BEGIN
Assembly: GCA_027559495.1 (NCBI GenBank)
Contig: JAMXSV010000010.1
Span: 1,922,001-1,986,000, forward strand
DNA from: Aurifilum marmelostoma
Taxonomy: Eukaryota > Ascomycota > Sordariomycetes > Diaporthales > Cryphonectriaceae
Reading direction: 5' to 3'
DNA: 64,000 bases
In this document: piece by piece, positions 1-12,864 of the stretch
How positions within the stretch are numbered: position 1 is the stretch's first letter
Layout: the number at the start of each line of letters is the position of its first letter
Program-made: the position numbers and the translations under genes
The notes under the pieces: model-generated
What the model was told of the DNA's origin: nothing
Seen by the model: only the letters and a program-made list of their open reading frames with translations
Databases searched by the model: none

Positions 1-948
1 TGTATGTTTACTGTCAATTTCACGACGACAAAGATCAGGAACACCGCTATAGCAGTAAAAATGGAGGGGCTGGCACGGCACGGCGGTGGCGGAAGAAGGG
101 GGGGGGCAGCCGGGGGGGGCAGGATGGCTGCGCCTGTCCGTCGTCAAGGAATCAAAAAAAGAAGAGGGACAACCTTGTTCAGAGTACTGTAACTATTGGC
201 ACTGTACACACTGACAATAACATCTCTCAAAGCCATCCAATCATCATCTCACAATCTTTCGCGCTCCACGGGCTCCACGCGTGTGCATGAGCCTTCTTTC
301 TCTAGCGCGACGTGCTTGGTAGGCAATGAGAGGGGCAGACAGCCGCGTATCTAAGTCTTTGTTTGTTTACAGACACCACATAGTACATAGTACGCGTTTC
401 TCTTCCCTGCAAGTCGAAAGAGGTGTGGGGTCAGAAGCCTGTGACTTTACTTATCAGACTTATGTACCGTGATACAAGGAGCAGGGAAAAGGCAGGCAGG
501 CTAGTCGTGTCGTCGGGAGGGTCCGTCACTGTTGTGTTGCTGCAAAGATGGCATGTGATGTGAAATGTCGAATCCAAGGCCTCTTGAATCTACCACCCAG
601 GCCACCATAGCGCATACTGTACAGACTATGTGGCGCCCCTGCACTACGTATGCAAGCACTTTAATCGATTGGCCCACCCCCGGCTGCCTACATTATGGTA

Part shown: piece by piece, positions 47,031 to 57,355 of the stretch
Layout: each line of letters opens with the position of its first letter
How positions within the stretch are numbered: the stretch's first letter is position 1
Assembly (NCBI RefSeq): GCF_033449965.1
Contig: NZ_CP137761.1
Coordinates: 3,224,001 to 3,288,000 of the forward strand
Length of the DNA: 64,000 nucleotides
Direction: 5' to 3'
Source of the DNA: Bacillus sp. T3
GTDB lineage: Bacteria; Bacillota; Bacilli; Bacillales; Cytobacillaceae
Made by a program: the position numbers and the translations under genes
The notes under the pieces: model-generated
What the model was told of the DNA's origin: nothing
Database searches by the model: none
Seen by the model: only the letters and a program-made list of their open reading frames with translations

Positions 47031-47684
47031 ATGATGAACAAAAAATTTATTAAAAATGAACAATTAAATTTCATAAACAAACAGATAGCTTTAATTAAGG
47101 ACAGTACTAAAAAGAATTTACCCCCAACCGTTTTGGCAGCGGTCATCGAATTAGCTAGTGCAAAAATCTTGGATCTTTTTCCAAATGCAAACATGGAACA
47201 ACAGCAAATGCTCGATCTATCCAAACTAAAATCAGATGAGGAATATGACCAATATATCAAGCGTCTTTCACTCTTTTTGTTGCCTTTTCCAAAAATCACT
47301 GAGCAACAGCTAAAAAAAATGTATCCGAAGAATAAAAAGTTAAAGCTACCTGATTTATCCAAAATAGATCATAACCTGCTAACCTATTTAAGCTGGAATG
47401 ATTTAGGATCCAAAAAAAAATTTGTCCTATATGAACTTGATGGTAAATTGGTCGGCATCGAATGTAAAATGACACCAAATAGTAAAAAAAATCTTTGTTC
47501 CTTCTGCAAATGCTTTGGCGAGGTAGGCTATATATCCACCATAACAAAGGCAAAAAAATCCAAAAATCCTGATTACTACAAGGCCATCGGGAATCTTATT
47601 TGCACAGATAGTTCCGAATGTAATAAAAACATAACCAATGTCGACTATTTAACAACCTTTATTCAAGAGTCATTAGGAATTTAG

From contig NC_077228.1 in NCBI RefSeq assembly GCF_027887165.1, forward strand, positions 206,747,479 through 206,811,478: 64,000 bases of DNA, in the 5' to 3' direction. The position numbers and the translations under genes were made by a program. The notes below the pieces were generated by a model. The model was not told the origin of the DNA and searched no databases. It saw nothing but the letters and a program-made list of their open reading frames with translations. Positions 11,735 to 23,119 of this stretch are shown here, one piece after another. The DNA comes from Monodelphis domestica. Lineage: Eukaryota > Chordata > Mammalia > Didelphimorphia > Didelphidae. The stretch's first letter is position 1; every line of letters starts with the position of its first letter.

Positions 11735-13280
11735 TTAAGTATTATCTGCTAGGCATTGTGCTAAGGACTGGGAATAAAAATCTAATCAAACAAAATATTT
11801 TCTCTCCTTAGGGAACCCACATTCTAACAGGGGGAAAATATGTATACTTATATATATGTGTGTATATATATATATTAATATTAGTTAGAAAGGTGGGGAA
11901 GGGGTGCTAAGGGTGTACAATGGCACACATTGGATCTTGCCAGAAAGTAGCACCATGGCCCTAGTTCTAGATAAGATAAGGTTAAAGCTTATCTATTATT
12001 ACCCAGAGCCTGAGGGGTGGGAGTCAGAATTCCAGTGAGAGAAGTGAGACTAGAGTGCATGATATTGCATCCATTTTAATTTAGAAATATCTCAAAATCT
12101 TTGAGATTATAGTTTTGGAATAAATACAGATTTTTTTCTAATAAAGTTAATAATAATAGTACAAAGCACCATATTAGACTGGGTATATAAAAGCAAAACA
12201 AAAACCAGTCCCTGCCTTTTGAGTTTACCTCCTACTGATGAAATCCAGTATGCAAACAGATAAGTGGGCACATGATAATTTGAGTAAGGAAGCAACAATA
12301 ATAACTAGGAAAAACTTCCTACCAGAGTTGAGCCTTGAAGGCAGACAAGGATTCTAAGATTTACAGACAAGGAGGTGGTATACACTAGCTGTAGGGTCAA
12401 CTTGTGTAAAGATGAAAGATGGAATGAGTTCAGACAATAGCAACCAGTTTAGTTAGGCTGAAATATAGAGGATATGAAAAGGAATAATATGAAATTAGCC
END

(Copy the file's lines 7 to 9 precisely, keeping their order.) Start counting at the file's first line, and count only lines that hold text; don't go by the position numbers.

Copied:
DNA: 64,000 bases
In this document: piece by piece, positions 1-12,864 of the stretch
How positions within the stretch are numbered: position 1 is the stretch's first letter